Is it just me, or do you guys see Google’s CEO Eric Schmidt as the mobile worlds essential “white knight?” He seems to always say the right things and gives respect where its due. In a recent interview during his tour in Korea, Schmidt had several pleasing things to say about their rival Apple:
Apple is actually a very good partner. Our two companies are literally talking all the time about everything. With respect to Apple patents, the best thing we can tell there are plenty of prior arts and I don’t want to go beyond that…
Such a far cry compared to Apple’s late founder (Steve Jobs) who publicly waged war against Android, don’t you think? Schmidt also added in several of his opinions on the current patent wars that Apple and a couple of Android’s biggest vendors are currently in:
Literally patent wars prevent choice, prevent innovation and I think that is very bad. We are obviously working through that and trying to make sure we stay on the right side of these issues. So ultimately Google stands for innovation as opposed to patent wars. I think one of the worst things that happened in the last few years has been the belief that somehow there are so many patents in the mobile phone world, an estimated 200,000 patent that are overlapping and complicated and so forth, that one vendor can stop the sale of another vendor’s phones or devices.
In ending, Eric took some time to commend Samsung while he was in Korea. He raved on their ability to reach the top when just 3 years ago Samsung had zero smartphones to offer. Now Samsung is obviously Google’s number one vendor for their Android operating system and it doesn’t look like they’re slowing down anytime soon with their impending release of their Galaxy Note 2 in the US.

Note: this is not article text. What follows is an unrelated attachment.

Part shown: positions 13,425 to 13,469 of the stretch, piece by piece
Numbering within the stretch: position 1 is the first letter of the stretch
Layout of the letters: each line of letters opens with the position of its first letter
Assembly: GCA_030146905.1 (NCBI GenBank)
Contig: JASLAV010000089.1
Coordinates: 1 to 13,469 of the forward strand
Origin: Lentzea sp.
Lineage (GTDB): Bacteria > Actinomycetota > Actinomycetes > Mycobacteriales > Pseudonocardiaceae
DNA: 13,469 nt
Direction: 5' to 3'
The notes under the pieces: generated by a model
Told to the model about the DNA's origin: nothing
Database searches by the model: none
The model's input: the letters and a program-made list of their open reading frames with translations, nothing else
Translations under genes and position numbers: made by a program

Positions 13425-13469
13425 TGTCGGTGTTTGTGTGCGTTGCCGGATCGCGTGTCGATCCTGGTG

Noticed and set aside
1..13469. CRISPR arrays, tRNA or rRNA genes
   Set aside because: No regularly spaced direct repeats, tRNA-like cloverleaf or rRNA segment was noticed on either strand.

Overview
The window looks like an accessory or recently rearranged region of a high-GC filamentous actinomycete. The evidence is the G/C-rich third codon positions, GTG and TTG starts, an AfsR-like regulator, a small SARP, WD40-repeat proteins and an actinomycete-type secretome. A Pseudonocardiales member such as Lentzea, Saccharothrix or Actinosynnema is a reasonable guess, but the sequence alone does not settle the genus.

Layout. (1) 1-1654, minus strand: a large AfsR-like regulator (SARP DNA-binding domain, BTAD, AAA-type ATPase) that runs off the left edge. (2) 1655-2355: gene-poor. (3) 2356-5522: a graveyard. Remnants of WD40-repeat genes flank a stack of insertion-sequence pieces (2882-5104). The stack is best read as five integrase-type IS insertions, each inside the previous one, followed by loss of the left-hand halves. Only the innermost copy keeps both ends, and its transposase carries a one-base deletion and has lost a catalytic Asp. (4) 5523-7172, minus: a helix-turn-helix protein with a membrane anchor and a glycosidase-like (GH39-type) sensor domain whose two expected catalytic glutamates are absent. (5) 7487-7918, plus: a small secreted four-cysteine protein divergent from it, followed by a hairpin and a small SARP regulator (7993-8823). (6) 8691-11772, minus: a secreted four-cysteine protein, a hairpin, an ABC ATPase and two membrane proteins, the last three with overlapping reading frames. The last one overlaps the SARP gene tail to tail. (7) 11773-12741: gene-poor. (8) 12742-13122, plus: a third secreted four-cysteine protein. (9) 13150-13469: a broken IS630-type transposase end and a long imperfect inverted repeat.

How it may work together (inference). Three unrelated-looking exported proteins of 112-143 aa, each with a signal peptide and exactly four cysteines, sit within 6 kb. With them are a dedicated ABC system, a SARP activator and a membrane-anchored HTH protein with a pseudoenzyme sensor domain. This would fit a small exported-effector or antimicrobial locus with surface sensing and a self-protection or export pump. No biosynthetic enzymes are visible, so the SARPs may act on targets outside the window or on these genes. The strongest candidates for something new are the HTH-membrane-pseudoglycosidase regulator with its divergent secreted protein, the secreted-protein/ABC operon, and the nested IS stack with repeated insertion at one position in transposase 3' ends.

What do you guys think about Eric’s words? Do you agree or disagree with anything he said, or is he pretty much spot on on what the general public thinks. Let us know!
Foreign site Telekom Presse obtained some images and specifications for a pair of Samsung devices that are in the works. The devices are the Samsung Galaxy Music and the Samsung Galaxy Music DUOS. Contrary to the bigger is better trend, these devices will come with 3.0-inch screens, an A9 850 MHz processor and 4GB of internal memory that can be increased via the addition of 32GB microSD cards. The pair of phones will initially come loaded with Android 4.0 Ice Cream Sandwich. The DUOS version will be dual-sim capable. Definitely not a device for those interested in powerhouse devices and maybe not even for those interested in a device for typical smartphone duties.
However, the devices may be of interest to users who are into music. Each will come equipped with an FM radio receiver and antenna along with the ability to record FM broadcasts. Samsung has built in speakers at both ends of the device to improve sound quality and numerous music based applications will be preloaded.
It is not entirely clear what market Samsung hopes to tap into with these devices. They are similar to portable media players and thus will probably suffer from some of the issues other devices in that niche experience, although the addition of phone functionality may help. However, the hardware specs and small size seem to work against the devices for a smartphone buyer who may be wooed by the addition of nice music features.